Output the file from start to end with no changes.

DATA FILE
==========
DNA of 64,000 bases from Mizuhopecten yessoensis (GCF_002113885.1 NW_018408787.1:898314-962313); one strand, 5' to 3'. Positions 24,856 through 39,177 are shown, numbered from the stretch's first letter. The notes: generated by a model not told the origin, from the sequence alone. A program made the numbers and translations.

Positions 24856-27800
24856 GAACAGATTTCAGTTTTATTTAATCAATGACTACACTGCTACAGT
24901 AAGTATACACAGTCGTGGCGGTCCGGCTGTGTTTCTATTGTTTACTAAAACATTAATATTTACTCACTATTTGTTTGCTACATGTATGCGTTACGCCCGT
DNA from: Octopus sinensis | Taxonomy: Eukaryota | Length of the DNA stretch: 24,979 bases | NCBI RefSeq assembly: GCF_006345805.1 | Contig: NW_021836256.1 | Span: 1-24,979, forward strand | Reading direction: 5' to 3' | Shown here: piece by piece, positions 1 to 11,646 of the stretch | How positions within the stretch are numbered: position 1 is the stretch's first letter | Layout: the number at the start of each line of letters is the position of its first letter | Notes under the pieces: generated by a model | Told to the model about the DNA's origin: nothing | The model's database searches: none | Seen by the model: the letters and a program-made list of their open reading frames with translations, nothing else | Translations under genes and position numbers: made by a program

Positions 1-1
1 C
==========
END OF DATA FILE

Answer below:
DNA of 64,000 bases from Mizuhopecten yessoensis (GCF_002113885.1 NW_018408787.1:898314-962313); one strand, 5' to 3'. Positions 24,856 through 39,177 are shown, numbered from the stretch's first letter. The notes: generated by a model not told the origin, from the sequence alone. A program made the numbers and translations.

Positions 24856-27800
24856 GAACAGATTTCAGTTTTATTTAATCAATGACTACACTGCTACAGT
24901 AAGTATACACAGTCGTGGCGGTCCGGCTGTGTTTCTATTGTTTACTAAAACATTAATATTTACTCACTATTTGTTTGCTACATGTATGCGTTACGCCCGT
DNA from: Octopus sinensis | Taxonomy: Eukaryota | Length of the DNA stretch: 24,979 bases | NCBI RefSeq assembly: GCF_006345805.1 | Contig: NW_021836256.1 | Span: 1-24,979, forward strand | Reading direction: 5' to 3' | Shown here: piece by piece, positions 1 to 11,646 of the stretch | How positions within the stretch are numbered: position 1 is the stretch's first letter | Layout: the number at the start of each line of letters is the position of its first letter | Notes under the pieces: generated by a model | Told to the model about the DNA's origin: nothing | The model's database searches: none | Seen by the model: the letters and a program-made list of their open reading frames with translations, nothing else | Translations under genes and position numbers: made by a program

Positions 1-1
1 C